Arbitrary cut-off times for email use don’t really seem to address the underlying issues with email.

Our research indicated that there are no one-size-fits-all solutions to email.

For a start, our data shows that personality plays a role in how employees respond to email – and personality represents just one strand of workplace diversity.

We also saw both negative and positive impacts on work-life balance outcomes (e.g. work-life negatively spilling over into home life, family difficulties spilling over into the office) among those employees who had to work with colleagues and clients in different time-zones.

And managers reported significantly higher levels of email pressure than their non-manager colleagues.

So what can organisations do?

We don’t see email as an insurmountable problem, though it’s admittedly a complex one. And in part, we believe it’s rooted in this rather unusual question: in your organisation, who is responsible for the effective use of email? IT? Health and Safety? HR?

Quick fixes won’t instantly turn email into the productivity tool it should be after decades of misuse. We advocate viewing the email conundrum from a ‘systems’ perspective. There are multiple layers in each system, starting with the individual (biological and psychological), the interpersonal, the organisational and the socio-economic.

For organisations to address email use, they should look at it from each of these complimentary perspectives and consider what’s working (and not) at each level and what could be done (and by whom!) at each level.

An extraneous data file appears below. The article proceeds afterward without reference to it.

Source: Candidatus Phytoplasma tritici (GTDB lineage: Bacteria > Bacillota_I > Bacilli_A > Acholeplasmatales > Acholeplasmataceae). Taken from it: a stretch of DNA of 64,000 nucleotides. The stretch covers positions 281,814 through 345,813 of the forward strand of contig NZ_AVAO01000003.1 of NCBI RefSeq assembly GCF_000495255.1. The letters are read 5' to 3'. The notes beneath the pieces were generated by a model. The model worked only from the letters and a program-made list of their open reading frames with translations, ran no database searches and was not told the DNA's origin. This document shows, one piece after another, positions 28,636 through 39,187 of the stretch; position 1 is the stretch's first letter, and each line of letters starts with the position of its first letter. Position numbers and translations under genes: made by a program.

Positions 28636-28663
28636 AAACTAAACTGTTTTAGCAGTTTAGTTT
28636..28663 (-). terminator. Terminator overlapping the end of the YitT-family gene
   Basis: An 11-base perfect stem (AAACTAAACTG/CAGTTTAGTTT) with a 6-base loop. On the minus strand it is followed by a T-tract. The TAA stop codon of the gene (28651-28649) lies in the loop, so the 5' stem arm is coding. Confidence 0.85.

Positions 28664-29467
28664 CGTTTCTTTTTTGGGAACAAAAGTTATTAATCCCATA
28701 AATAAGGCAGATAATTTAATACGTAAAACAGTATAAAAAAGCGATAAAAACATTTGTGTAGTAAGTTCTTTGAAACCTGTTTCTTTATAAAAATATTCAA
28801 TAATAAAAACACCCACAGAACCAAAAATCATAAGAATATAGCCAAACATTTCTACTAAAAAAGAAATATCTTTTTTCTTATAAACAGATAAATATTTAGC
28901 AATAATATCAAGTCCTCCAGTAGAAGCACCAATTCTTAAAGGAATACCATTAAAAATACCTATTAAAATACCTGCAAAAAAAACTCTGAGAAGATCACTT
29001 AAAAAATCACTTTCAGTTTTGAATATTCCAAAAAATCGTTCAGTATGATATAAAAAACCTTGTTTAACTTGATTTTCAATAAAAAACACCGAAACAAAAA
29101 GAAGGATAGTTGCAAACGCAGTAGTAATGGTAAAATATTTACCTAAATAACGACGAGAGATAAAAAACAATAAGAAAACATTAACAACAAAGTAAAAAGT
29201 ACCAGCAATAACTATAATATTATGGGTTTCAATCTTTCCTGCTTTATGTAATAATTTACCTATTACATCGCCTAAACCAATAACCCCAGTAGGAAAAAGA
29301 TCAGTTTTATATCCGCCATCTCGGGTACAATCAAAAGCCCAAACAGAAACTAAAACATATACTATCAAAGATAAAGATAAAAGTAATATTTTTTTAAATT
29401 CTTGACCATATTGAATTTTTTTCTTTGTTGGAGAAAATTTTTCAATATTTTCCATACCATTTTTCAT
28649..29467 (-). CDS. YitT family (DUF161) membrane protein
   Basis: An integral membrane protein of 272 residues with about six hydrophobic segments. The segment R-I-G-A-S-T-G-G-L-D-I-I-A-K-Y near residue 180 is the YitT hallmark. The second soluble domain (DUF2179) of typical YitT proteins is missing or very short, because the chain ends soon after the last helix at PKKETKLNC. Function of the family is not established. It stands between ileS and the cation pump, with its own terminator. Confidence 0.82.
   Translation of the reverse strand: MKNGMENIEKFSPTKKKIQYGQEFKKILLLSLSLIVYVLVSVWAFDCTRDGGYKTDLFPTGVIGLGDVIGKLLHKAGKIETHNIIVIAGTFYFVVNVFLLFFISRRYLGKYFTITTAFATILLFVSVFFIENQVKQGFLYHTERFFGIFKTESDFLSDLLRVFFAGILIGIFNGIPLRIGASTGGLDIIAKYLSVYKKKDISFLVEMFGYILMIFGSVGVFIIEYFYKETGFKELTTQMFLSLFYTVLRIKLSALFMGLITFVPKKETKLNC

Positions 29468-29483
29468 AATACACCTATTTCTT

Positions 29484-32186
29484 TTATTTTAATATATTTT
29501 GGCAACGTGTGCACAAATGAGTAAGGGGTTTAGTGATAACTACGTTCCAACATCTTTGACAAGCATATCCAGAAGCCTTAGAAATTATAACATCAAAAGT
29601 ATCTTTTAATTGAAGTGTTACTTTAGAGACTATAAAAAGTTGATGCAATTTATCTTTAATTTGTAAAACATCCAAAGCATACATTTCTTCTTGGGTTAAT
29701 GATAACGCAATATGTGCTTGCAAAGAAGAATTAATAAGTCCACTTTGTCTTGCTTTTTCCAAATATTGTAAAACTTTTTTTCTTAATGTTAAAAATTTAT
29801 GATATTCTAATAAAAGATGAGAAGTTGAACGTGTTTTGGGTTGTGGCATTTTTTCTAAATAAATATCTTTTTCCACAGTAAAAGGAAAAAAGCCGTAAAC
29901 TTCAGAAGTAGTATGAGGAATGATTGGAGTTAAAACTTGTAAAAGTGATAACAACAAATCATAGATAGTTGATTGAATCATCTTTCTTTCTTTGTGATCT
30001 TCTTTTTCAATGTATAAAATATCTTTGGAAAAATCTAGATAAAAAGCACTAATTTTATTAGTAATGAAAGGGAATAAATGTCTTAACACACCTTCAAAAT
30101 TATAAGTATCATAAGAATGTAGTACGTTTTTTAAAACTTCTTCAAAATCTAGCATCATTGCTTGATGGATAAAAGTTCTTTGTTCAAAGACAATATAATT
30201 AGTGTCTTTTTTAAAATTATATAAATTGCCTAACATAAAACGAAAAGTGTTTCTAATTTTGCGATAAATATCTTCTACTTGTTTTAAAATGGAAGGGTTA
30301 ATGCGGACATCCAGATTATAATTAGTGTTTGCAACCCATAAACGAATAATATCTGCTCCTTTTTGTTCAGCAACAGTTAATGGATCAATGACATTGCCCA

Quick fixes won’t instantly turn email into the productivity tool it should be after decades of misuse.

For example, establishing organisational etiquette around the appropriate use of email can have an impact at the organisational level (email culture), but also interpersonal, if it reduces email incivility and ambiguity. It may also reduce email volumes if employees understand they should match the message to the medium.

Training employees in effective and healthy email use could impact them at both the biological (less sleep disturbance) and psychological (less email pressure) levels, while also improving interpersonal communication. Efficiencies could be felt at the organisational level. This training and embedding of email standards could be built into employee on-boarding and potentially be reflected in a communication or technology-related competency.

Establishing organisational etiquette around the appropriate use of email can have an impact at the organisational level

However, the starting point to all of this is to quantify the problem. While it’s not inevitable that your organisation is experiencing an email problem, it’s best to investigate how it’s being used, what is working well and how it’s potentially contributing to inefficiencies, conflict and stress.

This will clarify your unique challenges, reducing the temptation to jump on a productivity fad or bandwagon and hope for the best.

Our email white-paper “You’ve got mail!” is freely available via our website and if you’d like to discuss how we can clarify and address your email challenges, we can be contacted at [email protected].

Finally, we’re running a very short follow-up study to better understand how organisations think about email. Complete the survey: https://fwc-email-followup.questionpro.com/  

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Richard MacKinnon

Insight Director

Read more from Richard MacKinnon